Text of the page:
Contemporary composer John Luther Adams has published Winter Music, a collection of autobiographical essays. Appropriate to our multimedia age, he has also included a CD of three of his compositions with the book.
Adams is one of those composers who take umbrage at the term “Minimalist.” They hate the pigeon-holing that such labelling involves. Nevertheless, it’s somewhat helpful to approach Adams as a minimalist. Like some of his best contemporaries, he constructs his music in primordial blocks that have the deceptive simplicity of Stonehenge.
Adams has long lived in Alaska, and through his pieces we feel the bleak coldness of a northern landscape. We may travel long miles in this landscape without seeing anything beyond the white horizon, or hearing anything but the silence of frost.
While a number of academic composers still hang on to threadbare traditions, the avant-garde has moved beyond the twelve-tone system of Schoenberg. Adams’ music is quite diatonic. He is also open to other influences than those embraced by former modernists. These include the chants of Native Americans and rock music.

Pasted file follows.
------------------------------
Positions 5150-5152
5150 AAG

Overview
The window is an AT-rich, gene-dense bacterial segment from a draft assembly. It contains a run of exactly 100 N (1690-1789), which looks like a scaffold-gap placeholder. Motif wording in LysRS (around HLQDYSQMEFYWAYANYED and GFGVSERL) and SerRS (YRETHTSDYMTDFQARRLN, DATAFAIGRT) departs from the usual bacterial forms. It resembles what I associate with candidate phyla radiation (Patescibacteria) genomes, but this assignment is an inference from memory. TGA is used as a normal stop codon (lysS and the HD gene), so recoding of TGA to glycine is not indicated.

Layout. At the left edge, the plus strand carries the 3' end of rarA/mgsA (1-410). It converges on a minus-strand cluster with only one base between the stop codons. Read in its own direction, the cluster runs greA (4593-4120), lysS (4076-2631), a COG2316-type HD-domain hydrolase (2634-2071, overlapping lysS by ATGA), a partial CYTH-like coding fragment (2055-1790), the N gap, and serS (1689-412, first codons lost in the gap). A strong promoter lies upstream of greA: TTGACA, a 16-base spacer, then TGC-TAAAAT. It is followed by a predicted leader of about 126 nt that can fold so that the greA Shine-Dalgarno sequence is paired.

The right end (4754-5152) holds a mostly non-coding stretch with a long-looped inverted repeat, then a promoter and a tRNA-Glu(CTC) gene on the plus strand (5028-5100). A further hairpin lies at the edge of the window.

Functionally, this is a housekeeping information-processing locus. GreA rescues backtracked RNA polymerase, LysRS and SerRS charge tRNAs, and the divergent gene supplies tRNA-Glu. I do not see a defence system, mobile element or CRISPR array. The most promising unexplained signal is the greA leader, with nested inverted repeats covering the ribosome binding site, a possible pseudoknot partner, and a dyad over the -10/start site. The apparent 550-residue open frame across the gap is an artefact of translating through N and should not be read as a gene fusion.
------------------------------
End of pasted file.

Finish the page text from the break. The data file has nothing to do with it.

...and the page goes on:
Adams started his musical career as a rock drummer. Percussion remains the core of his musical sound. The second piece on CD features only drums. The third piece emphasizes the jangling of bells.
The essays in his book deal with the intersections of his life in Alaska with his music. Adams worked as a tour guide before music could support him. He speaks often of his contact with Native Americans. He is a passionate environmentalist, and has been active in the fight to keep Alaska pristine.
Perhaps the most compelling essay is the one which concludes the book. In this Adams speaks of the artist as a citizen. He recognizes the need for artists to be actively involved in the making of a better world.
He also knows what so many other artists are reluctant to accept: that life is more important than art. It is this recognition, and consequent involvement, that gives art its value.
Adams recognizes this, and his music is all the more original and important for it.